The story behind a local cottage business begins in Ukraine and leads to Woodland Park – Colorado Springs Gazette

A story that weaves through Russia, Ukraine, Romania, Divide and Woodland Park, the life of Lynn Lansford links children abandoned and the largest explosion of a nuclear power plant in history.

“I got cancer because I worked near Chernobyl,” Lansford said, referring to the explosion of April 1986 in Pripyat, Ukraine, then part of the Ukrainian Soviet Socialist Republic.

Founder of a humanitarian-aid nonprofit organization, Lansford and volunteers worked in orphanages within a 300-mile radius of the plant. “When the alarms went off we’d gather all the kids and put them in a room,” she said, speaking on a break from her position as an assistant case manager for Teller Senior Coalition in Woodland Park. “We were in Romania on the Ukrainian border; it was right after the Romanian Revolution in 1990.”

While working in another orphanage in Romania, this one in Transylvania, Lansford met children who were given up by their parents and mistreated at the institution. “What I saw horrified me; I saw kids tied to the bed and rooms with children rocking back and forth,” she said.

She returned home but couldn’t forget the children in Transylvania. Eventually, she and her husband, Jim Lansford, adopted two of the orphans, a boy and a girl, 1 ½ and a girl, 3 ½.

“I hired a bodyguard and a translator so I got to go into the Gypsy village to negotiate and meet the birth families and arrange for them to arrive in court,” she said. “My daughter couldn’t use her legs, they had been bound so tightly. Because she was Gypsy they had done six blood transfusions to try to make her Aryan, white.”

The Lansfords brought the two adopted children home to meet their three siblings.

Within a few years, all but two volunteers who had worked at the orphanage on the Ukrainian border died of cancer. Lansford also became ill.

“I developed thyroid cancer,” she said. “Surgeons removed half of my thyroid with the cancer in it. I refused radiation for the other side and went on cannabis oil. I put a drop of the oil under my tongue for a year and while I was doing that I opened the Children’s Healing House in Divide.”

For a year, families with children from all over the world came to the Children’s Healing House to be treated with Charlotte’s Web CBD oil, developed from the cannabis plant and produced in Colorado. “They could stay in my healing house free for 30 days while they got on the cannabis oil for epilepsy and cancer,” she said, adding that she opened the house in 2000 when Colorado voters approved the legalization of medical marijuana.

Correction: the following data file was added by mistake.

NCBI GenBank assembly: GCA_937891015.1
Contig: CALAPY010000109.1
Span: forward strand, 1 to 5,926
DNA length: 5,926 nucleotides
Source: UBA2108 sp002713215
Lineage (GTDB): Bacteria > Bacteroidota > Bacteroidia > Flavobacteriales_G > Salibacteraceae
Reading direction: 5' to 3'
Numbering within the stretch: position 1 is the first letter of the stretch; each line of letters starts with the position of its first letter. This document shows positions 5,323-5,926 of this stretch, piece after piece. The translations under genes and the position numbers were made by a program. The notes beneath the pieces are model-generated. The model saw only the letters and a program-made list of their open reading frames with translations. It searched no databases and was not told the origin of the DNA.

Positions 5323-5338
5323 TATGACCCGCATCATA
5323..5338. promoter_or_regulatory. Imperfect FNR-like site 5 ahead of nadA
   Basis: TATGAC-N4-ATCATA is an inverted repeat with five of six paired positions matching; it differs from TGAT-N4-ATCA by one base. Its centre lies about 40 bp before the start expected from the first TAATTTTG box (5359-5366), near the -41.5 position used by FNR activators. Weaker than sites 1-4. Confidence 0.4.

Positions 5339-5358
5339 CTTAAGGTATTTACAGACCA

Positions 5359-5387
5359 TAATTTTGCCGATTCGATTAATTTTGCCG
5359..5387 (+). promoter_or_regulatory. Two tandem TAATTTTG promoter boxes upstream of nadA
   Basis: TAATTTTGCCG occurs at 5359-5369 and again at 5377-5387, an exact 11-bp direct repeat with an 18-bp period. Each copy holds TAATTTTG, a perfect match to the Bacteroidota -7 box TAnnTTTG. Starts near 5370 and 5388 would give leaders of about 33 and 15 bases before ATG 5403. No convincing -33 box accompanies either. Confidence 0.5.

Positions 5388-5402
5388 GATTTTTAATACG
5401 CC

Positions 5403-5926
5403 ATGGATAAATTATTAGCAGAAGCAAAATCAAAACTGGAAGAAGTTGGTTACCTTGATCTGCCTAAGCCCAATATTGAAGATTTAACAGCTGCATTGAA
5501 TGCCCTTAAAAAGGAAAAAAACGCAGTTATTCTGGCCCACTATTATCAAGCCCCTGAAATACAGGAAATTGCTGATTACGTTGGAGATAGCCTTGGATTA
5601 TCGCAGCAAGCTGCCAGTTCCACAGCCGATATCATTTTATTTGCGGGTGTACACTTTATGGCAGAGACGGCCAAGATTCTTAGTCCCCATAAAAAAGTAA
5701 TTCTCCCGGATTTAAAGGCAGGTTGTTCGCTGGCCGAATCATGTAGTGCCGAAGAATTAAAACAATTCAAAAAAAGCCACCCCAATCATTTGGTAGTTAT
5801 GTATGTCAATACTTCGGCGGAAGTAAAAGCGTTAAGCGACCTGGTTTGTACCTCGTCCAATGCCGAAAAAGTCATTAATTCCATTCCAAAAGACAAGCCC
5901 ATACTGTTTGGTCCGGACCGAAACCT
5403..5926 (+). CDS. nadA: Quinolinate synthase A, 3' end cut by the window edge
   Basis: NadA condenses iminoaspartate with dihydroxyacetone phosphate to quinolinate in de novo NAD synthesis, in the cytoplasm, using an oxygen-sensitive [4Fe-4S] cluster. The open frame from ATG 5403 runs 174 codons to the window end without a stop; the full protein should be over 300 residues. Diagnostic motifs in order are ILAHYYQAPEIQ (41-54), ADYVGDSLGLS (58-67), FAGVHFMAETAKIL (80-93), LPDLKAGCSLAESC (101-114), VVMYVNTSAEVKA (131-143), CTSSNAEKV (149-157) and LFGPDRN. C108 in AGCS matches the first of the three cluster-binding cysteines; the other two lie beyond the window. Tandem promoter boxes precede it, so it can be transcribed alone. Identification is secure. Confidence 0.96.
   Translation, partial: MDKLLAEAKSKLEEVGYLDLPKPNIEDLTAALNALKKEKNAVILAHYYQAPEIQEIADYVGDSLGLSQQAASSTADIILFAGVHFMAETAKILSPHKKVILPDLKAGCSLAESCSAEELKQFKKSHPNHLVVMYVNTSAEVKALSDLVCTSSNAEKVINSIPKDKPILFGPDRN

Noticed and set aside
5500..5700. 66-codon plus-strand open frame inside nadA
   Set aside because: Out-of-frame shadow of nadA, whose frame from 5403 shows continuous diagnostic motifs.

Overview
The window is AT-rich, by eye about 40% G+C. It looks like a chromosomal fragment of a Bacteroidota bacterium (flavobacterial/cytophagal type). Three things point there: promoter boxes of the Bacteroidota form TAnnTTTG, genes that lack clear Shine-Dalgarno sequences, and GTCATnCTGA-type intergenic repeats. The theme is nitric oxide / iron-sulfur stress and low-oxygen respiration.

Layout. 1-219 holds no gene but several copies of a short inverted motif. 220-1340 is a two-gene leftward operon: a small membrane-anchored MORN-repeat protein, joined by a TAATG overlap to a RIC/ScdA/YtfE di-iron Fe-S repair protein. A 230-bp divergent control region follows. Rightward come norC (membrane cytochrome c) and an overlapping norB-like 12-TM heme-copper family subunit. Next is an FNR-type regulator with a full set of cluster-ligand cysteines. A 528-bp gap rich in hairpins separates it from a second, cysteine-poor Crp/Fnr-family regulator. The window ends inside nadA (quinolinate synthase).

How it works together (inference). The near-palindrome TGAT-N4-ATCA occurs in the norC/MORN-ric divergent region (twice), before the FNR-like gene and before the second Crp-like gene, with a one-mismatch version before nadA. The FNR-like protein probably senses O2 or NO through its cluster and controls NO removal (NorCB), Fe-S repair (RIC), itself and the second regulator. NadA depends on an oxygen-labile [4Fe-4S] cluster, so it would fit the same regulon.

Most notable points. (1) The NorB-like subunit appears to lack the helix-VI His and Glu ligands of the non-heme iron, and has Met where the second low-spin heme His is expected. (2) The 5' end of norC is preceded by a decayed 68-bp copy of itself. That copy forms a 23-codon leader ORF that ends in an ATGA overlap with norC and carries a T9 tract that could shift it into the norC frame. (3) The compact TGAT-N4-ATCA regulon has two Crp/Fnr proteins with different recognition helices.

During this time, Lansford continued to be cautious about the lingering effects of her cancer. “The skin, of course, absorbs every chemical you put on it, which goes straight into the blood cells,” she said.

Taking into account her heightened awareness of being cancer-free as well as the dry climate in Colorado, Lansford developed the Lip Slick Stick, a mixture of hempseed, coconut and almond sweet oil, among other ingredients. After a year of research, she formulated a base for the lotions while also developing body “budders” and salt scrubs.

“I go all over the world for the ingredients,” she said. “A lot of them come from Canada, France and Italy, and I figured out how to put them together,” she said. “I just noticed what a huge difference it makes on my skin.”

This year, she developed an eye cream. “I went to Seoul, Korea to get the ginseng that goes in the eye cream,” she said. “Ginseng is a root plant that is an anti-inflammatory.”

After years of supplying her friends with the products as gifts, today she sells the lotions, soaps, scrubs and the Lip Slip Stick, under the name Cora’s Garden, as a fundraiser for Teller Senior Coalition to which she donates 66% of the profits. In December, Lansford, with TSC director, Kathy Lowry and case manager Sharron Hahn introduced the products at area craft fairs.

“Cora was my maternal grandmother who was the first Miss Texas before the contest was a qualifier for Miss America,” Lansford said of the products’ name. “She had a ‘green thumb’ and believed everything should be natural. Eventually, she had a greenhouse and grew tropical plants.”

With her knack for finding ingredients around the globe, Lansford continues to provide education and resources, with her latest adventure in the Himalayas via the humanitarian-aid organization. “We help girls in Nepal get out from underneath their families and get them jobs so they don’t have to marry,” she said.


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